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Will Yusuf’s Walcott syndrome cost Nigeria at the CHAN?

6:16 AM GMT 19/01/2018
Ghana vs. Nigeria
Will the coach’s decision to call up 15-year-old Muhammed Nur cost the CHAN Eagles?

Back in 2006, Sven Goran Eriksson was forced to defend his sanity to the British media after his decision to include Theo Walcott in England’s World Cup squad.

The Swedish coach opted to plump for Walcott—then aged 17 years and 53 days—ahead of Jermain Defoe, a decision that prompted ridicule in the press.

Not only had Walcott never been capped by the Three Lions before receiving a call-up, but he’d never before made a Premier League appearance for Arsenal, and Erkisson sheepishly admitted that he’d never before seen the forward play.

It proved to be a costly decision, particularly as Michael Owen limped out of action during the group stage and an unfit Wayne Rooney saw red against Portugal as England fell in the quarter-finals.

As the Three Lions, impotent in attack, laboured for a goal against the Selecao das Quinas, Eriksson opted not to use Walcott…while Defoe and Darren Bent, who had scored 22 goals for Charlton Athletic in the preceding campaign, watched on from home.

Perhaps Eriksson harboured hopes that Walcott, in time, would become a world-class star and he would receive credit for having the foresight to have placed his faith in him from such a young age.

Almost 12 years on, and you could count Walcott’s truly effective games for England on one hand, while he ended his frustrating spell at Arsenal by moving onto Everton this week.

Ahead of the 2018 African Nations Championship, Nigeria coach Salisu Yusuf has largely sidestepped the ridicule aimed at Erkisson back in 2006 despite his, ostensibly, even more baffling decision to include wonderkid Muhammed Nur in his squad.

Nur, only 15 after being born on December 2 2002, was included in Yusuf’s CHAN squad despite never yet making an appearance in the Nigerian Professional Football League.

It’s intriguing that the Nigerian press haven’t come down as hard on Yusuf as the British media did on Eriksson all those years ago, for Nur, two years younger than Walcott was in 2006, represents an even greater gamble.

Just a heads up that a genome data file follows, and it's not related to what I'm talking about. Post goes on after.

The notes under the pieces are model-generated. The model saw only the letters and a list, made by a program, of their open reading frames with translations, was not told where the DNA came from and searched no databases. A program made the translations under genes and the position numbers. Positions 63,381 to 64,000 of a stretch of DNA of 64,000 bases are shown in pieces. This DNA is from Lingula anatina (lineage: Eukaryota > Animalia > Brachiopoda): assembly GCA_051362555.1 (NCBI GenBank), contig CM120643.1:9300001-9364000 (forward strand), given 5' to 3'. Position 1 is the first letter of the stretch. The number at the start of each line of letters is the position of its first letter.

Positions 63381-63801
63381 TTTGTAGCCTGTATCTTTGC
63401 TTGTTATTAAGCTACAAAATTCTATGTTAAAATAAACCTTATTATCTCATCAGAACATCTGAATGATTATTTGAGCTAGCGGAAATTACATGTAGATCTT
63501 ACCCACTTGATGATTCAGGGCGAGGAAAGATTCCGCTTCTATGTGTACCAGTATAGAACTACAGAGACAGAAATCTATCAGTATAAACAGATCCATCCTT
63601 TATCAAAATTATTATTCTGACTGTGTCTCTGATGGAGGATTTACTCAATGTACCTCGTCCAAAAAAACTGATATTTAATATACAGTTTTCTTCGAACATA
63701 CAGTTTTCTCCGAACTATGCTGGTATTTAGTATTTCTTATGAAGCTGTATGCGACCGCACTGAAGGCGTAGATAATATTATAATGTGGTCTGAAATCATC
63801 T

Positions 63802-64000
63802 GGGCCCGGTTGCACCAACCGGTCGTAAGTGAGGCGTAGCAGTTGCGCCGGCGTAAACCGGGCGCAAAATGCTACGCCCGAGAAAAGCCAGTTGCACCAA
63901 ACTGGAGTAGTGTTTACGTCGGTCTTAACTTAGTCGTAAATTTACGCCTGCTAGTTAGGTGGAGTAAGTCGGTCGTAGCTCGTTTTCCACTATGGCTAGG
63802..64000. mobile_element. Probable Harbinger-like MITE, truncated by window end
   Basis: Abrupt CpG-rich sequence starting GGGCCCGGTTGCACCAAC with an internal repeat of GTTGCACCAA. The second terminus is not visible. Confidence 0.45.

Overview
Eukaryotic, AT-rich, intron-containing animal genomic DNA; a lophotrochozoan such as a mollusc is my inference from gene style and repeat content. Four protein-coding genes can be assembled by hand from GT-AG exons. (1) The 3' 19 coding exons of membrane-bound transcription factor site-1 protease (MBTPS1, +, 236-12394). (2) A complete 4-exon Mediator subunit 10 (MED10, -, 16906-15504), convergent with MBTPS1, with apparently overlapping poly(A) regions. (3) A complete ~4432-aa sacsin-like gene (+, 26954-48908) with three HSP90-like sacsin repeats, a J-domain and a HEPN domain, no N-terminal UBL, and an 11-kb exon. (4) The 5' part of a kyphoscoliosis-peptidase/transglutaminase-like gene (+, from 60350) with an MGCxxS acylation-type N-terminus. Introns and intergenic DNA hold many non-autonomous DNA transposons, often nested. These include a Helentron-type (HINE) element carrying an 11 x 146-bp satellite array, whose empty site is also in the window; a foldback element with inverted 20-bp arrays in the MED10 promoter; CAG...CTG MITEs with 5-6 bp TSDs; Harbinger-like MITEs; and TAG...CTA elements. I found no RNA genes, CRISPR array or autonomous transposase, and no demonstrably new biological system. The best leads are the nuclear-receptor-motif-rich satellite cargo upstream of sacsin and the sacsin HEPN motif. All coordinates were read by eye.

To date, the starlet’s only experience has come with El-Kanemi Warriors’ feeder side, and while his opening showing against Rwanda—he was handed a seven-minute cameo after replacing Sunday Faleye—was encouraging, does his inclusion risk leaving Nigeria short going forward?

“[Nur] is a young guy, the youngest in the team,” Yusuf told journalists after the match. “ He has great potential, he’s very intelligent and very crafty at times.

“I believe he’ll grow to be a very important player for Nigeria.”

That he may become a star is true, but ultimately irrelevant when it comes to picking a squad to win the African Nations Championship.

At least when Eriksson picked Walcott in 2006, he did so surely confident in the knowledge that his squad was full of goals.

As well as Owen and Rooney, Peter Crouch was an attacking option, the kind of which many World Cup defences wouldn’t have known how to deal with, while Joe Cole, David Beckham, Steven Gerrard and Frank Lampard all offered goals from midfield.

For a Super Eagles team where goalscoring may well be a problem, the decision to opt for Muhammed ahead of the likes of Sikiru Olatunbosun or Kingsley Eduwo, or any MFM FC player, represents a major gamble by the coach.

His squad selection has placed significant pressure on the shoulders of Anthony Okpotu, who may offer intelligent movement and fine finishing, but was fairly comfortably negated by Rwanda’s defenders in Nigeria’s opener.

After struggling to make an impression against the Amavubi, how will he fare against Libya, or even the likes of Morocco, Sudan or Zambia in the challenges to come?

Faleye, for all the promise he showed against Rwanda, remains inexperienced and will require time to adapt to life with the CHAN Eagles.

It was intriguing that, when the moment did come for Yusuf to shuffle his pack and introduce fresh legs going forward—as the Amavubi held firm—he turned to Nur and not to Gabriel Okechukwu.

The latter’s inclusion in the Nigeria squad has the potential to mitigate for absentees such as Olatunbosun and Eduwo, with the Akwa United forward demonstrating his undisputed qualities—including finishing and hold-up play—in the Aiteo Cup final.

However, Yusuf opted for Nur, while Okechukwu remained on the bench.

In truth, it was an encouraging cameo for the youngster, who appeared remarkably composed and inventive considering his age.

Like Faleye, however, he’s a new face within this team, and while there were moments that alluded to his creativity and instinct, it’s too much to expect the youngster to hit the ground running in Morocco.

Perhaps, unlikely Walcott, Nur will emerge as a talent worthy of such a gamble one day, but at the time of writing, in a Nigeria side that appeared so toothless against Rwanda, his inclusion represents a high-risk decision by Yusuf…and one that threatens to leave Nigeria short.